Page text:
Yet, without wanting to discount Solove’s argument, I want to propose a different way of thinking about this issue of information processing. Seen from the ground up, we might also start to ask what people themselves want to say through their data and using analytics. When Solove writes about “most people” I think we need to begin thinking about what this actual means and if there are ways of making claims like this actionable. So, a counter to the “nothing to hide argument” could be that most people — given the knowledge and tools — have “something to say”. That is they may want to have some say over how their information is distributed, aggregated, analysed and interpreted and, ultimately, how it is productively put to work. This certainly won’t solve the multiple problems surrounding privacy, but it may at least redistribute the power and, in the process, give people some new ways of expressing themselves.
Oh, and as it happens, this question of how to enable people to have some sort of say and control over what gets done with their information is one of the motivations for the new project we’re ramping up in my group at Microsoft Research.
* A thank you to Jessa Lingel for pointing me to the first quote above from Solove.
Finally posted some flyers to announce the launch of the big data project we’ll run for a year. We hope to work with the residents and proprietors on Tenison Road in Cambridge to better understand how big data matters and what people on the street want it to be. This is a project that is aiming to get at the interminglings of data and locality, and to intervene in the entanglements in productive ways. That’s the hope! ... Fingers crossed.
Some significant changes to the UK’s Freedom of Information Act were enacted yesterday that give people to right to request and, critically, reuse data. It’s probably easy to overlook the implications of this. The way I see it, everyone (including commercial bodies) now have the right to access FoI regulated data and (re-)use it for analysis, analytics, building apps, etc. Whether that’s good or bad, it seems pretty profound to me. See a summary of the changes here on the Information Commissioner’s Officeblog.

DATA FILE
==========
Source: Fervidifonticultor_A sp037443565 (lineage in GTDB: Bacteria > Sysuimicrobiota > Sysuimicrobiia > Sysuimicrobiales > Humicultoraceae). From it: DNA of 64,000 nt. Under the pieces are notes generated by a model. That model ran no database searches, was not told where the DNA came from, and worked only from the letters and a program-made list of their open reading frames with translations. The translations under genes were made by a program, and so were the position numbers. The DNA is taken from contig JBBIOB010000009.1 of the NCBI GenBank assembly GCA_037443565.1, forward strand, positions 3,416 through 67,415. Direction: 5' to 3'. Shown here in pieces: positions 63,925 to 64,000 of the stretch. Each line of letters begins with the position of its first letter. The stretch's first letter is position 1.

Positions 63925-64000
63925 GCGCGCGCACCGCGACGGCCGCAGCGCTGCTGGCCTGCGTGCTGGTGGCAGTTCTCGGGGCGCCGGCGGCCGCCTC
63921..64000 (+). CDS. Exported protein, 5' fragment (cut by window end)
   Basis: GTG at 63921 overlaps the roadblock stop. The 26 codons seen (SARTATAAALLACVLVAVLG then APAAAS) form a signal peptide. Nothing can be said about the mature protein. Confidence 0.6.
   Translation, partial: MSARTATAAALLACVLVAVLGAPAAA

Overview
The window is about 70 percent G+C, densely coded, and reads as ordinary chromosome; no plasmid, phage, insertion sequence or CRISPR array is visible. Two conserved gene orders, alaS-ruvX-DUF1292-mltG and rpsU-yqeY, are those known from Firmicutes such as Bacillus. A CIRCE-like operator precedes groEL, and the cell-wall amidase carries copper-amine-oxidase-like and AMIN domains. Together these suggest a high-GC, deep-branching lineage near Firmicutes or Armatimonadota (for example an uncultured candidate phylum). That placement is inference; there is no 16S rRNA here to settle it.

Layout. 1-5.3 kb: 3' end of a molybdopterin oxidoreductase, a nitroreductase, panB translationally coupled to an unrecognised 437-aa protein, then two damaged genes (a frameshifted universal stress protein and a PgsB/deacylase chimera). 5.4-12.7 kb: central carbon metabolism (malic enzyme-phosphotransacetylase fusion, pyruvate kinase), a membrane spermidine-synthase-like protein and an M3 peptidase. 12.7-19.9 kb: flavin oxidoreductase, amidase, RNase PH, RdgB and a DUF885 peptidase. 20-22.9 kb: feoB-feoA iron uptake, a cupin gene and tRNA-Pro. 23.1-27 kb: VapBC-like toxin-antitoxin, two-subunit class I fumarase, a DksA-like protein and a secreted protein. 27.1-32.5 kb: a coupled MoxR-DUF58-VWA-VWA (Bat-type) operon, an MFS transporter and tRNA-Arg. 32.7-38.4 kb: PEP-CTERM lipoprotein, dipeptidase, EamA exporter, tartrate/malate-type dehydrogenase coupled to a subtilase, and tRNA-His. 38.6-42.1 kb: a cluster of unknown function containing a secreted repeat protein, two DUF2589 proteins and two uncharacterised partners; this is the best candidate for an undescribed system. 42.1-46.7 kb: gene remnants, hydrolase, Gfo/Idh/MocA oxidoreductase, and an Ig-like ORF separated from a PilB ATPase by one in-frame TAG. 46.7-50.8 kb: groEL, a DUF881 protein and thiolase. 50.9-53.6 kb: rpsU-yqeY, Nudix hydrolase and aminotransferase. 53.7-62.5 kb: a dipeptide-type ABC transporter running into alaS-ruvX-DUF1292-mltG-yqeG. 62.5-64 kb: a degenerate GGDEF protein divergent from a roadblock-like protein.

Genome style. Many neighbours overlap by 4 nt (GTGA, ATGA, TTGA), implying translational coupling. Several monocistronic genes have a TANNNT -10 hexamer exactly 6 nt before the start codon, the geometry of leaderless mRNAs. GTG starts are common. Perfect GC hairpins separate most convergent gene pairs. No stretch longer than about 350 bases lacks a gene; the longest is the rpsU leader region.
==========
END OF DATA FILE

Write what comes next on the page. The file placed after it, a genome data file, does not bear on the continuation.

A brilliant CHI paper by Steven Jackson and Sarah Barbrow. How many papers presented at CHI cite St. Augustine of Hippo and, to boot, succeed in drawing out relevant reflections on scientific modelling tools in ecology. Seeing ecology through the lens of both infrastructure and the ‘vocational calling’ provides a productive view onto what ecologists do and how their practices are changing. Jackson and Barbrow illustrate this nicely by writing of the changing notion of ‘the field’ for ecologists. I see a strong parallel here between ecology and biology. Biology is a field very much in transition and the changes have much to do with the material encounters in biological work — with for example the changing nature of biologists’ work at ‘the bench’ and with experimental apparatus. The turn to machines, computation and algorithms is not only reshaping the practices but also refiguring what biologists know and how they see their phenomena (something we also tried to get across in At the interface of biology and computation at CHI). A similar conclusion is being drawn out in this papers as it captures the entangled relations between the tools, practices and ways of knowing in ecology.
The phrase “always already” is, in the main, attributed to the poststructuralist philosopher Jaques Derrida. It has, however, come to be a trope for the new materialists and it is in this usage that I modestly take it on. Specifically, my guiding sources are from the feminist technoscience scholars Donna Haraway and Karen Barad, both of whom make heavy use of the phrase to trouble the binaries abound in science and technology (subject-object, mind-matter, inside-outside, past-present, etc.).